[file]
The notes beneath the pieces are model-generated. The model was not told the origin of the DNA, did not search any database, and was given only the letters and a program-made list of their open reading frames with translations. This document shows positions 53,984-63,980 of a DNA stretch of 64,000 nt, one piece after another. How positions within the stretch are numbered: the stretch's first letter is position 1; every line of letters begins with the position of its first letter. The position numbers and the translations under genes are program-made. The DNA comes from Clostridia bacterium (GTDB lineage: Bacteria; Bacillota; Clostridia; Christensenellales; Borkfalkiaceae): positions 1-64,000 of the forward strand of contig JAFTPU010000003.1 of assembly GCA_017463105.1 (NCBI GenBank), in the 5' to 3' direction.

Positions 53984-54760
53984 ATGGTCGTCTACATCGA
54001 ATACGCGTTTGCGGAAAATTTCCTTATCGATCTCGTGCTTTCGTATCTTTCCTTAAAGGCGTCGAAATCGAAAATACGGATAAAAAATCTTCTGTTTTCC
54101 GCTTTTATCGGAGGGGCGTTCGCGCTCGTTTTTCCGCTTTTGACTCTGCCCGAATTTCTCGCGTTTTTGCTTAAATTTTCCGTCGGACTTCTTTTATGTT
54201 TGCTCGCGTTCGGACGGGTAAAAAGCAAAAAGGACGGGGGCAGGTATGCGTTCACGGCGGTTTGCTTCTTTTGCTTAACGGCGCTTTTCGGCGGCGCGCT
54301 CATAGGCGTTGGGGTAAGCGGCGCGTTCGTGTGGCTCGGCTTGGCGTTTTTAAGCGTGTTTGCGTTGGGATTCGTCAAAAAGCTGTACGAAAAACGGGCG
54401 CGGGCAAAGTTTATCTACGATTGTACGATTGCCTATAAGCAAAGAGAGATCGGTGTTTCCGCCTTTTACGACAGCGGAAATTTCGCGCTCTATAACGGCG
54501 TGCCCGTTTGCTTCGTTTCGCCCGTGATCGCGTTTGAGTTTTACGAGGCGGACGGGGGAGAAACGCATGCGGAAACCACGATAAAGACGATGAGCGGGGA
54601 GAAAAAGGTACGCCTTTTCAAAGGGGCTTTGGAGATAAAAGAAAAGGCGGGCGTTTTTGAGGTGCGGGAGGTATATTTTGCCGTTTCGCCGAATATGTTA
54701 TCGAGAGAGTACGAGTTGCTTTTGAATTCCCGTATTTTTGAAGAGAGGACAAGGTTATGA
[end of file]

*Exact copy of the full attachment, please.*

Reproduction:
The notes beneath the pieces are model-generated. The model was not told the origin of the DNA, did not search any database, and was given only the letters and a program-made list of their open reading frames with translations. This document shows positions 53,984-63,980 of a DNA stretch of 64,000 nt, one piece after another. How positions within the stretch are numbered: the stretch's first letter is position 1; every line of letters begins with the position of its first letter. The position numbers and the translations under genes are program-made. The DNA comes from Clostridia bacterium (GTDB lineage: Bacteria; Bacillota; Clostridia; Christensenellales; Borkfalkiaceae): positions 1-64,000 of the forward strand of contig JAFTPU010000003.1 of assembly GCA_017463105.1 (NCBI GenBank), in the 5' to 3' direction.

Positions 53984-54760
53984 ATGGTCGTCTACATCGA
54001 ATACGCGTTTGCGGAAAATTTCCTTATCGATCTCGTGCTTTCGTATCTTTCCTTAAAGGCGTCGAAATCGAAAATACGGATAAAAAATCTTCTGTTTTCC
54101 GCTTTTATCGGAGGGGCGTTCGCGCTCGTTTTTCCGCTTTTGACTCTGCCCGAATTTCTCGCGTTTTTGCTTAAATTTTCCGTCGGACTTCTTTTATGTT
54201 TGCTCGCGTTCGGACGGGTAAAAAGCAAAAAGGACGGGGGCAGGTATGCGTTCACGGCGGTTTGCTTCTTTTGCTTAACGGCGCTTTTCGGCGGCGCGCT
54301 CATAGGCGTTGGGGTAAGCGGCGCGTTCGTGTGGCTCGGCTTGGCGTTTTTAAGCGTGTTTGCGTTGGGATTCGTCAAAAAGCTGTACGAAAAACGGGCG
54401 CGGGCAAAGTTTATCTACGATTGTACGATTGCCTATAAGCAAAGAGAGATCGGTGTTTCCGCCTTTTACGACAGCGGAAATTTCGCGCTCTATAACGGCG
54501 TGCCCGTTTGCTTCGTTTCGCCCGTGATCGCGTTTGAGTTTTACGAGGCGGACGGGGGAGAAACGCATGCGGAAACCACGATAAAGACGATGAGCGGGGA
54601 GAAAAAGGTACGCCTTTTCAAAGGGGCTTTGGAGATAAAAGAAAAGGCGGGCGTTTTTGAGGTGCGGGAGGTATATTTTGCCGTTTCGCCGAATATGTTA
54701 TCGAGAGAGTACGAGTTGCTTTTGAATTCCCGTATTTTTGAAGAGAGGACAAGGTTATGA